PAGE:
- Alexander Bracey, MD
Undifferentiated Hypotension: Diagnosis at the Bedside
A woman in her 80s arrived to the critical care ED obtunded and dyspneic. EMS reported that they were activated due to altered mental status noted by nursing home staff. When the EMS crew arrived, the patient was minimally responsive and hypotensive with systolic BPs in the 60s. She was also hypoxemic, with SpO2 initially in the 50s, improved with non-rebreather oxygenation.
Her medical problems included HTN, DM2, and Alzheimer Dementia. Her daughter was present on arrival and informed us that she usually is confused, but conversational -- her current state was far from her baseline.
On our initial exam she was responding to pain by grimacing. Her lungs were clear and she was tachycardic. Her respiratory rate was in the 40s, and her O2 sat was maintained in the high 90s with continued non-rebreather. Her initial BP was 110 mmHg systolic; however, the repeat BP measured minutes later was in the high 80s. She was afebrile by rectal temperature. Finger stick blood glucose was ~400.
At this point, take a moment and create your differential. What might your next steps be?
With the repeat BP, we hung a liter of LR and ordered norepinephrine to start via peripheral IV. In addition to gathering labs, EKG, and CXR, we simultaneously performed a RUSH exam.
The RUSH Exam is the Rapid Ultrasound for Shock and Hypotension. It allows for the quick assessment of cardiac function, and identifies the presence of intraperitoneal free fluid, aortic aneurysm, and tension pneumothorax. The extended version can also include searching for ectopic pregnancy and DVT.
The mnemonic for remembering the views to obtain is:
HI MAP (ED)
Inferior vena cava
Morrison’s pouch (and the other FAST views)
Pulmonary views / Pneumothorax
With practice, these views can be accomplished in under 5 minutes. The RUH exam should be performed on every medically-sick, critically ill patient. The information gleaned from this study will provide insight into their hemodynamic status and the general state of gas exchange in the lungs, even if nothing pathologic is identified. Every now and again, the diagnosis can be made from this study alone...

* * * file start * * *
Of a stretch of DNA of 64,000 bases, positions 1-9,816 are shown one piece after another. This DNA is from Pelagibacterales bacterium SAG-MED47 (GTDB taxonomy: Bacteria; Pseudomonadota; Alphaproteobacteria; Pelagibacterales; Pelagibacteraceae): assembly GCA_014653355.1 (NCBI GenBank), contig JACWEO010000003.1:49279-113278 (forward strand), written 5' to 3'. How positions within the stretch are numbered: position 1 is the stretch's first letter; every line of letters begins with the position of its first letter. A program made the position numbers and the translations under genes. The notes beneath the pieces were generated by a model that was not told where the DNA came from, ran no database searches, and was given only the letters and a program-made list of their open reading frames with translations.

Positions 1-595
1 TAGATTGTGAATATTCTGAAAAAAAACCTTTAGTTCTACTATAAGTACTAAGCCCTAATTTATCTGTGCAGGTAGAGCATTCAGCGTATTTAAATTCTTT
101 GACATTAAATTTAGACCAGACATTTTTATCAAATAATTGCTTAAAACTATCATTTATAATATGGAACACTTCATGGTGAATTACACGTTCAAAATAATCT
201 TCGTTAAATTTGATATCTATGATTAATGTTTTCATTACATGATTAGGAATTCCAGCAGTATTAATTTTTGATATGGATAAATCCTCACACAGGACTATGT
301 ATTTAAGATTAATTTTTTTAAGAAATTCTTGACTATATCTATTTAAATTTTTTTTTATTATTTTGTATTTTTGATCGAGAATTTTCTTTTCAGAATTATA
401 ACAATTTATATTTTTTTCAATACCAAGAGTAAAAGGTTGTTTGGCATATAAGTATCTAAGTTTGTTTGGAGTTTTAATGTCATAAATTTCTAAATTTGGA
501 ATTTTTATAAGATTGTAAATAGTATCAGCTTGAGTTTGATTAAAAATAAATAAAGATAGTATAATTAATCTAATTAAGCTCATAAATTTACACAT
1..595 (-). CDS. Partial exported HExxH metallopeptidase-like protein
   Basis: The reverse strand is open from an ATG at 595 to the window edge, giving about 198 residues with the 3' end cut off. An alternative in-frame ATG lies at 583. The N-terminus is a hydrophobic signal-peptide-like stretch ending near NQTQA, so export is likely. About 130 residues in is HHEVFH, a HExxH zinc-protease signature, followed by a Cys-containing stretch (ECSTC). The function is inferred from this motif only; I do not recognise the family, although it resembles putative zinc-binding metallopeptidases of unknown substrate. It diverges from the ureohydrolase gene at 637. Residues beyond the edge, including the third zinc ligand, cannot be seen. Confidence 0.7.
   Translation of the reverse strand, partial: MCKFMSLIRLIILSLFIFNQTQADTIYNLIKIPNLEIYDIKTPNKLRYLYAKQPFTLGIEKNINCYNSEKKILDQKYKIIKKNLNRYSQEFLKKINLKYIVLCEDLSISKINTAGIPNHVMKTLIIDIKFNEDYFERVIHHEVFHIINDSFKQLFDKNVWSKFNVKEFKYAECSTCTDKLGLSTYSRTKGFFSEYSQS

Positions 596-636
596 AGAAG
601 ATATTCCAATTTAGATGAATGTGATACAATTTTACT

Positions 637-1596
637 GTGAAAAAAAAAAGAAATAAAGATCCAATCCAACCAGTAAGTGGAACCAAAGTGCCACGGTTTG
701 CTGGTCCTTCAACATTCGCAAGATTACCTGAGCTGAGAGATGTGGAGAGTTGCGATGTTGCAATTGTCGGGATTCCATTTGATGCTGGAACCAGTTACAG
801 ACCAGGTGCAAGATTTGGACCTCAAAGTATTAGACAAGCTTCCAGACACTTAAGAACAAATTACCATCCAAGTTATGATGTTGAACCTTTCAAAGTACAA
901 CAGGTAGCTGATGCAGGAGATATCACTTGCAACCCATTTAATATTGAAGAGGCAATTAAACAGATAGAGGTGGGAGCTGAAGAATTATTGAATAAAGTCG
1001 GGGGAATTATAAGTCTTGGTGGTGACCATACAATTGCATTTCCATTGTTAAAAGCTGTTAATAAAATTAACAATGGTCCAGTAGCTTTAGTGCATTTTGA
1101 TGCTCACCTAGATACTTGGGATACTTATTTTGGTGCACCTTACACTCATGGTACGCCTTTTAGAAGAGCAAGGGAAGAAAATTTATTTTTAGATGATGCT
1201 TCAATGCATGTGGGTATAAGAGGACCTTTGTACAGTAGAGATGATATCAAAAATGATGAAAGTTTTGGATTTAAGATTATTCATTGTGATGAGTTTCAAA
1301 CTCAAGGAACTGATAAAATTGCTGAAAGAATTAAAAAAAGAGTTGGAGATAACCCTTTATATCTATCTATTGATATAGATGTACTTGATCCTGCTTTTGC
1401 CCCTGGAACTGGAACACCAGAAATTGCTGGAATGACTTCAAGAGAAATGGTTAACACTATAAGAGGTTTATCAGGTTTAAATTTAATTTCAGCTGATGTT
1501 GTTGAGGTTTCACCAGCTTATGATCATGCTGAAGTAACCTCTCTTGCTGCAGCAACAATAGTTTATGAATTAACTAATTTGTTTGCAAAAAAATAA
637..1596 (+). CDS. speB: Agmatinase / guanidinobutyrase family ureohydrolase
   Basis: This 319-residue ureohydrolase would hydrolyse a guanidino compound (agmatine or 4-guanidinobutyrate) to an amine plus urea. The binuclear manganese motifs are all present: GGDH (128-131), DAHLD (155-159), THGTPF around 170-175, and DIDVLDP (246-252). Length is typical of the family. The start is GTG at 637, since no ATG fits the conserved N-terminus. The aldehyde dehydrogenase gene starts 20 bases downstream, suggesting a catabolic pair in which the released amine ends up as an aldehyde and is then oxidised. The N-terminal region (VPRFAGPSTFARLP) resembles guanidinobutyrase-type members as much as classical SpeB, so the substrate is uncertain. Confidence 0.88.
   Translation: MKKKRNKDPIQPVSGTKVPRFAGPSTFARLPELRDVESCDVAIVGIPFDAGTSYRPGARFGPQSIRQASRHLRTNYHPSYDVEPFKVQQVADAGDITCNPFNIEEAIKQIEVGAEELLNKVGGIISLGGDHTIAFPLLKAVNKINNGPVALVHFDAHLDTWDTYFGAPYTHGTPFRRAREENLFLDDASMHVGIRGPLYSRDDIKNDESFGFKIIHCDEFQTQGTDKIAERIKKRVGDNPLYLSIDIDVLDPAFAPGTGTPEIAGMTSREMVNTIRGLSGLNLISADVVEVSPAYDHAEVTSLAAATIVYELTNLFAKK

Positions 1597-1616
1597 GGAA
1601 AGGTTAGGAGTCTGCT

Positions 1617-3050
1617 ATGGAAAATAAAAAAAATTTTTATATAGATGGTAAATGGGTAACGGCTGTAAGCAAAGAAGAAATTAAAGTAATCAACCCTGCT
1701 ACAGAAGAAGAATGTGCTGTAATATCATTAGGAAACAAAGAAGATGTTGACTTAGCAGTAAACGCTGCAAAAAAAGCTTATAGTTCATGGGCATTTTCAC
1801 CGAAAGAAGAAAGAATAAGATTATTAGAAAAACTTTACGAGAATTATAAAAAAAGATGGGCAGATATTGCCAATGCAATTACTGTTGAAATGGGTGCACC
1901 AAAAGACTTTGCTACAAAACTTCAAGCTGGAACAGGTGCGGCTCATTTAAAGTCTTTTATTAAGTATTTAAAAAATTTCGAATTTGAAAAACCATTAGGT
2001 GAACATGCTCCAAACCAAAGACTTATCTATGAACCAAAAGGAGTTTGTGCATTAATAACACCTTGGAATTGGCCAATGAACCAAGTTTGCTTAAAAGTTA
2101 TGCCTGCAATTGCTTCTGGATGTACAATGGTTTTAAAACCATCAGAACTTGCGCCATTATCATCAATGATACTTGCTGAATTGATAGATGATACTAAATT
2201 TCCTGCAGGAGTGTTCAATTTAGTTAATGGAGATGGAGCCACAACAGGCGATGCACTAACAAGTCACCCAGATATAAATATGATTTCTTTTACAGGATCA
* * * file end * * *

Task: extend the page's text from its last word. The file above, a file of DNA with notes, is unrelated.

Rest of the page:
Here are the images that we found while waiting for labs to result and norepinephrine to be mixed:
Parasternal Short Axis Cardiac View on Bedside Ultrasound
What do you see?
The cardiac image is indicative of right heart strain. This particular finding is known as the “D-sign,” where you can see the interventricular septum flattening during diastole.
This finding prompted us to search for a DVT, which would solidify the diagnosis of massive PE in the context of this hypoxemic, hypotensive patient.
Here is what we found:
Attempted Compression of Left Popliteal Vein
Left Popliteal Vein with Color Flow
This is clearly a DVT, with the clot itself present in the lumen of the popliteal vessel, which is non-compressible.
At this point, we were convinced of a large pulmonary embolism. Fortunately, her blood pressure was well controlled with 5 mcg/min of norepinephrine and she continued to oxygenate well on supplemental O2.
An argument could be made for administering thrombolytics at this time. However, it is important to remember that this obtunded, frail older woman with history limitation, may still have risk of bleeding elsewhere, particularly in the brain or GI tract. While GI tract bleeding can be controlled with relatively routine interventions, additing thrombolytics to an intracranial hemorrhage would likely hasten death for this patient, rather than forestall it. A stool occult blood test was performed, which was negative, and a head CT was ordered.
At this time, given the high suspicion for PE and lack of any overt history of bleeding, we ordered heparin. We would still have time to consider administering it before it actually arrived from pharmacy, but we wanted it available should we decide to use it.
This is when some additional supporting information began to come back: proBNP resulted at 24000 pg/mL (no prior measurement) and troponin T 0.17 ng/dL. Both of these levels support the diagnosis of a large PE.